As was discussed in a previous blog on the difference between anxiety and fear, anxiety involves:
- An activation of the flight/fight (sympathetic branch of the autonomic nervous system) response;
- This is a physiological stress response which involves such things as increased heart rate, muscle tension, increased blood pressure, etc.
- This response is triggered by a thought or mental image.
It has been said that if I am anxious I am living in the future. Most anxiety involves anticipated problems. That is, we worry that something will happen that we do not want to happen, or something will not happen that we want to happen.
Why am I anxious at work?
The work place is a setting vulnerable to anxiety because it is a place where we are going to be evaluated/judged.
The “threat” of this possible judgment (by others or by ourself) makes us susceptible to anxiety as we worry that we will not measure up somehow which will mean we may not get the raise or promotion we desire, we will not get the amount of business we want, we won’t be viewed as successful by others, etc.
The worry can take different forms, but it all boils down to a concern that the future will not work out as we want it to.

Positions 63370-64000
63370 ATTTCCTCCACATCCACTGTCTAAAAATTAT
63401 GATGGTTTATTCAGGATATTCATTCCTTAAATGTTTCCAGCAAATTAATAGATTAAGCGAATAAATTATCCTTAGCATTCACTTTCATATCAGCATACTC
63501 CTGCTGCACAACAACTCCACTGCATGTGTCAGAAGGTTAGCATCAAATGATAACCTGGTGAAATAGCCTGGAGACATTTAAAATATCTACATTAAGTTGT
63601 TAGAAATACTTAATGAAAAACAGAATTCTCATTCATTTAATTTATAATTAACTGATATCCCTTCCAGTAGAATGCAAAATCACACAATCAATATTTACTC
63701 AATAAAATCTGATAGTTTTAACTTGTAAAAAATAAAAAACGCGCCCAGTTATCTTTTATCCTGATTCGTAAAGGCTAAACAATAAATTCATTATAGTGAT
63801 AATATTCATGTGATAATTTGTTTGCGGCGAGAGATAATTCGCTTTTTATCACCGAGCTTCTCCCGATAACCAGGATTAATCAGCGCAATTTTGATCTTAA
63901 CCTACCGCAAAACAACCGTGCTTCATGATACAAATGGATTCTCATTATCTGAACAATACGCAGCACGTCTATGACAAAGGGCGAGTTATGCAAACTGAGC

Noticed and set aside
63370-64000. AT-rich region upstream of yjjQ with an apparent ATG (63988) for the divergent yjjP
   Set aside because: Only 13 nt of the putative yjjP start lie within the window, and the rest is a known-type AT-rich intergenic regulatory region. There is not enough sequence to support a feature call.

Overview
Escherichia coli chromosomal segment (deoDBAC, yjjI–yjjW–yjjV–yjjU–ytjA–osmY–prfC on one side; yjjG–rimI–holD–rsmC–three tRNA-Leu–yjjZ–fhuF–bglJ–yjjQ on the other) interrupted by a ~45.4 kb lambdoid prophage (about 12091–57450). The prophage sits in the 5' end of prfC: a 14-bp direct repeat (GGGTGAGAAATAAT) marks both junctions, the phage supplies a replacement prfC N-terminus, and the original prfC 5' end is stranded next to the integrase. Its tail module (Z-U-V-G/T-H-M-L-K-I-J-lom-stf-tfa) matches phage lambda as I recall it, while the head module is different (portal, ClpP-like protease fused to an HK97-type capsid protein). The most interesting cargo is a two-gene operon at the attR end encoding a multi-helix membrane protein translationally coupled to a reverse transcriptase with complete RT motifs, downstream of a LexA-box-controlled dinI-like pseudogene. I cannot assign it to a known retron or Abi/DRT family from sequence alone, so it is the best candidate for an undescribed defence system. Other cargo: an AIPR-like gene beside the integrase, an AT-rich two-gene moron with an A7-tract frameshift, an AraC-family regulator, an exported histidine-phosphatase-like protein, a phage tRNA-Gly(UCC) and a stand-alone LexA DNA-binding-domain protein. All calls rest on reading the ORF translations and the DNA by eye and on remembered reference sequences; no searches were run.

In general, anxiety occurs when a possible threat to how we want things to be is perceived.
Since one’s self image and quality of life is usually dependent in one way or another on one’s work, the work place is susceptible to producing anxiety. We want things at work to go well, and when we have thoughts that something may not go as we would like it to, the possibility of experiencing anxiety increases.
What can I do if I feel anxious at work?
Of course, whether anxiety is experienced and to what degree it is experienced will vary depending on a person’s underlying physiology (i.e. central and autonomic nervous systems).
For now, if you are experiencing anxiety in the work place, the place to begin is to examine if you are having any worrisome thoughts about anything at work. Once you determine what you are worried about, apply the Serenity Prayer. That is, figure out if there is anything you can do to alleviate the worry.
For example, can you prepare more, talk with someone, practice something, etc. Once you have done what you can and you realize there is nothing else to be done, it is time to work on acceptance.
You have done all you can, so what will be will be. Whatever happens, you will deal with it. Whenever a worrisome thought arises in your mind, remind yourself that you have done everything you can.
In summary, the work place is a ripe environment for anxiety for anyone who is prone to anxiety due to the importance of one’s work and the expectations most work environments involve. The first step in minimizing such anxiety is to monitor one’s thoughts and do what is possible to decrease any time spent having worrisome thoughts.
Do you want to learn more about the relationship between anxiety and thoughts?
Learn more in “Is Anxiety and Emotion?” post.